Even with a dominant defense, a good offense is essential to being a legit contender in today’s NFL. Carolina’s offense has potentially fatal flaws—a rushing attack that depends too much on deception and a front line that’s prone to protection breakdowns against quality bull-rushers—but Newton’s playmaking prowess has so far masked them. Titles aren’t won wearing masks, though. Carolina’s Super Bowl chances, now and in the coming years, hinge on its passing game. Though dangerous, the current passing game is too uneven. For that to change, Newton must become more like Brees.
Becoming more like Brees doesn’t mean discarding the sandlot skills that make Newton so unique. Rather, it means mastering those three critical attributes that can be difficult to learn: pocket presence, precision accuracy and reading the field. Newton is still at the 101 level in each subject.
Pocket presence entails having a feel for the pass rush and having the footwork to maneuver around it without sacrificing your readiness to throw. Newton has the toughness and Roethlisberger-esque strength to make plays from the pocket, even when encountering contact. But Carolina’s passing attack won’t routinely perform at a high level until he learns to avoid that contact altogether—without compromising the play design.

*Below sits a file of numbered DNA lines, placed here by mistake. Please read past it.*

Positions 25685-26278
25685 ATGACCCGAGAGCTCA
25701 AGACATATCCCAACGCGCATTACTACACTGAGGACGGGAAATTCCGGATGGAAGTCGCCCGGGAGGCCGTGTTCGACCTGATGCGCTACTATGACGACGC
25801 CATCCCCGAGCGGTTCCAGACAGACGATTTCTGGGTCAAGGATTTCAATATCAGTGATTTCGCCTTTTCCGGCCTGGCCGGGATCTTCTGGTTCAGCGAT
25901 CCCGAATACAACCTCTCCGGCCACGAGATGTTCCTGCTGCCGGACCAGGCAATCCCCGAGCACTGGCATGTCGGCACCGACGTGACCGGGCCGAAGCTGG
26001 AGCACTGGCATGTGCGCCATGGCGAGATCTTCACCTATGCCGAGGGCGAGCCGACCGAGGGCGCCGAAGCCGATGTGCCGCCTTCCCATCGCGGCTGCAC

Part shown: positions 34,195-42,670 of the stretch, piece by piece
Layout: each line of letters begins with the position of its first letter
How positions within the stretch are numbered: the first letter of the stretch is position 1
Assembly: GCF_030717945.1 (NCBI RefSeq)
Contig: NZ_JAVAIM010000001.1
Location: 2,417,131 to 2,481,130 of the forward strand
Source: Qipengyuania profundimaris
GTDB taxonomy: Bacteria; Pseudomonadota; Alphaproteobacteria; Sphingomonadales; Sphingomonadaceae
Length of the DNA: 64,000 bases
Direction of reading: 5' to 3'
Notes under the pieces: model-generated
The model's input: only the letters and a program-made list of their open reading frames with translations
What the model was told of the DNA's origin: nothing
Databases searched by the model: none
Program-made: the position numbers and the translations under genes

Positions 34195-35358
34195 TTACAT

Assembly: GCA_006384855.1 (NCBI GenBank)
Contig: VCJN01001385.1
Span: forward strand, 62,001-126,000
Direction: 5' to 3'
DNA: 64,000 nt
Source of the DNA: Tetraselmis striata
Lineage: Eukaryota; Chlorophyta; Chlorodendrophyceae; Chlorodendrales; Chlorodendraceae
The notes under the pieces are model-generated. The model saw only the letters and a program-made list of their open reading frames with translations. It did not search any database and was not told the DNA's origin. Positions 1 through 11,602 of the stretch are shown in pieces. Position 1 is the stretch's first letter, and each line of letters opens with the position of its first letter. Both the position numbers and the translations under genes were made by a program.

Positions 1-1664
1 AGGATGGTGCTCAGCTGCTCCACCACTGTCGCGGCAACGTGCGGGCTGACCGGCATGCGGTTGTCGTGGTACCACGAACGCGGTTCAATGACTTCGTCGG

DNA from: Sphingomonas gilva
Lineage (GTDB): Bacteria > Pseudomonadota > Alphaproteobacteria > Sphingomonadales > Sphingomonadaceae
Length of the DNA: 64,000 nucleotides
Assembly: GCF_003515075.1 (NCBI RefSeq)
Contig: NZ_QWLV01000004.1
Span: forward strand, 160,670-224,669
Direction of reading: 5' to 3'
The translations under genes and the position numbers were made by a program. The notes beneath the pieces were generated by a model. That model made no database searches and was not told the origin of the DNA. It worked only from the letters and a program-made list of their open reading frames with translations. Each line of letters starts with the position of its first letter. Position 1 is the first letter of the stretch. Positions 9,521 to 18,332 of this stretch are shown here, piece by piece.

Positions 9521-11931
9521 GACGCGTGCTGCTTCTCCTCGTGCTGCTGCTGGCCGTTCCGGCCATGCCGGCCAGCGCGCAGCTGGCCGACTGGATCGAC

Overall, Newton must become more consistent with his footwork and throwing mechanics. On some series, he’s flawless. On others, he looks like he’s never been coached. This inconsistency is the main reason behind his poor precision accuracy—which is the ability to not just put the ball on a receiver, but to put it on him in ways that maximizes the catch. (Think of a pass hitting a crossing receiver in stride, allowing for yards after the catch, or a back-shoulder throw dragging a receiver away from tight coverage.) For someone with the arm to make any throw, Newton misses far too many.
Most of his “misses” show up as incompletions, but they also get hidden in underachieving completed passes. Newton is averaging just 7.15 yards per attempt, 15th among starting quarterbacks. In a system that features so many downfield and intermediate routes such as Carolina’s, he should be somewhere around 8.3 yards, which Brees is getting for New Orleans.